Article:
Both my Christian days and my deconversion matter to who I am today and it is important to me to express who I am and to contextualize who I am for myself and for others. As I explained in my previous post, this experience so profoundly impacted me that it shaped my dissertation. On the surface, of course, the dissertation is impersonal and academic. It is an exercise in Nietzsche scholarship and, at the end, an exercise in moral philosophy. But Nietzsche himself said in Beyond Good and Evil, section 6, that every great philosophy was “the personal confession of its author and a kind of involuntary and unconscious memoir” and that “the moral (or immoral) intentions in every philosophy constituted the real germ of life from which the whole plant had grown.” Nietzsche did not deny that this reality was even at work in his own case and he did not see it as antithetical to being a scrupulous lover of knowledge and a philosopher who conveys truth. In the preface to The Genealogy of Morals he describes his own work with a parallel horticultural metaphor:
…the ideas themselves are older. They were already in essentials the same ideas that I take up again in the present treatises—let us hope the long interval has done them good, that they have become riper, clearer, stronger, more perfect! That I still cleave to them today, however, that they have become in the meantime intertwined and interlaced with one another, strengthens my joyful assurance that they might have arisen in me from the first not as isolated, capricious, or sporadic things but from a common root, from a fundamental will of knowledge, pointing imperiously into the depths, speaking more and more precisely, demanding greater and greater precision. For this alone is fitting for a philosopher. We have no right to isolated acts of any kind: we may not make isolated errors or hit upon isolated truths. Rather do our ideas, our values, our yeas and nays, our ifs and buts, grow out of us with the necessity with which a tree bears fruit—related and each with an affinity to each, and evidence of one will, one health, one soil, one sun.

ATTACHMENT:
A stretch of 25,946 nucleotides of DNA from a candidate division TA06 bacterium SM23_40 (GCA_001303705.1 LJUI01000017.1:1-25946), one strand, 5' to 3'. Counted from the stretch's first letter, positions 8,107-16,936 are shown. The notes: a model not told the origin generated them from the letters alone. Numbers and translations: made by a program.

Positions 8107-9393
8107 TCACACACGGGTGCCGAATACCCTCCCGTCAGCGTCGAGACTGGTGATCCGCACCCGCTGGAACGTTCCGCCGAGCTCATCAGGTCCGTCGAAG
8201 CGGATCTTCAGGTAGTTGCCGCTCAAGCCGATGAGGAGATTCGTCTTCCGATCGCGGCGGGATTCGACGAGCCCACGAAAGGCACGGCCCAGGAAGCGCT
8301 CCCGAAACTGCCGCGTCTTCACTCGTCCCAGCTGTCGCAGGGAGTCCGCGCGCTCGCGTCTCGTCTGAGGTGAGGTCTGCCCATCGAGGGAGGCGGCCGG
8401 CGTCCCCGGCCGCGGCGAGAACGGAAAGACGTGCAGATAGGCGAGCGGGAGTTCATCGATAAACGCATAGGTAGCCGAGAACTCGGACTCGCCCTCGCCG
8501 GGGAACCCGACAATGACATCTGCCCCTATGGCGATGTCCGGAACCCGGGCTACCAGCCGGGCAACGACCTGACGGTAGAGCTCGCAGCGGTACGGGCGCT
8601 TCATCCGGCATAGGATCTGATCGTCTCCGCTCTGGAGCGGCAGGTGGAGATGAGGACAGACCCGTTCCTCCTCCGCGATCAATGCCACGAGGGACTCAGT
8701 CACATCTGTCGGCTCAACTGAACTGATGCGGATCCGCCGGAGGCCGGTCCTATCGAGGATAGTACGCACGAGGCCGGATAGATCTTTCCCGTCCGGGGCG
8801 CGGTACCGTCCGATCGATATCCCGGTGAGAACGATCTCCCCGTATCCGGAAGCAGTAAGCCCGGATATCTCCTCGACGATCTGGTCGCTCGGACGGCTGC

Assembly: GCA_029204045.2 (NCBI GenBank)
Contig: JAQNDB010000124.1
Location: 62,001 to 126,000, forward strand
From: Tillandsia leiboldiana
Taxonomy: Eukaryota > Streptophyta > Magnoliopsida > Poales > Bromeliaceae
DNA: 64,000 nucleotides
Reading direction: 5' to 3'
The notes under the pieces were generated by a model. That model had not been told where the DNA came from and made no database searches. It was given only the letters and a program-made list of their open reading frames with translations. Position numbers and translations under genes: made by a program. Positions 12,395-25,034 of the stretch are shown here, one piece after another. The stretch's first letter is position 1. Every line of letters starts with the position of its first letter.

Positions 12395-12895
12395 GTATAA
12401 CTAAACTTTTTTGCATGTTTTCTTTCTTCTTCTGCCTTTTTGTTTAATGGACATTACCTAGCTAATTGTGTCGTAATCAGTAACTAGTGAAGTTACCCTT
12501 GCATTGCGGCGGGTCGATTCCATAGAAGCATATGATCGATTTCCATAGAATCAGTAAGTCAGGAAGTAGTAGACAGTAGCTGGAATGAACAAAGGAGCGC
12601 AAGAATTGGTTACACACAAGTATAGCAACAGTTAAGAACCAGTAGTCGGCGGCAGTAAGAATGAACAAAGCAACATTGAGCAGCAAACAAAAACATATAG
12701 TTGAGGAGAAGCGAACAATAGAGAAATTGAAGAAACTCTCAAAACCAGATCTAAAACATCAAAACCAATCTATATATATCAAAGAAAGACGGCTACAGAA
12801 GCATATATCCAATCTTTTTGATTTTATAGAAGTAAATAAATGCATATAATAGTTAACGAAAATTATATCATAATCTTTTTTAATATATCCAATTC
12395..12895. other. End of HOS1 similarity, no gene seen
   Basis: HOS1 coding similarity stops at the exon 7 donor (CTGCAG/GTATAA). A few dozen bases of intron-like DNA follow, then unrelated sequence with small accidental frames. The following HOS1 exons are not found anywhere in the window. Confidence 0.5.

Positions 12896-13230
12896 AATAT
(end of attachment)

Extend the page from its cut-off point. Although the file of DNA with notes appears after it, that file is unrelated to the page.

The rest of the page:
My fundamental grasp of certain key truths about epistemology and ethics was acquired through the kinds of experiences through which I got access to them. To the extent that Nietzsche is onto something, inevitably a philosopher will be a bit different than the impersonal scientist. When I am able to present a reasonably coherent, comprehensive, and systematic philosophical account of numerous features found in experience, part of my skill is going to come from my abilities for filtering and making sense of my own diffuse experience of the world. Again, a philosopher’s biography proves nothing true or false. You will have to assess the ideas I argue for on their own merits. But it would be dishonest of me to try to erase the biographical and psychological details of how they got into my head as matters of irrelevance. (But I also warn you that my views from when I was a college senior are not the whole memoir and so do not tell the whole story of my current philosophical views. So keep reading as I write posts about my intellectual journey post-deconversion or, better, just read my actual philosophical and theological arguments I regularly post on the blog and judge them on their own merits.)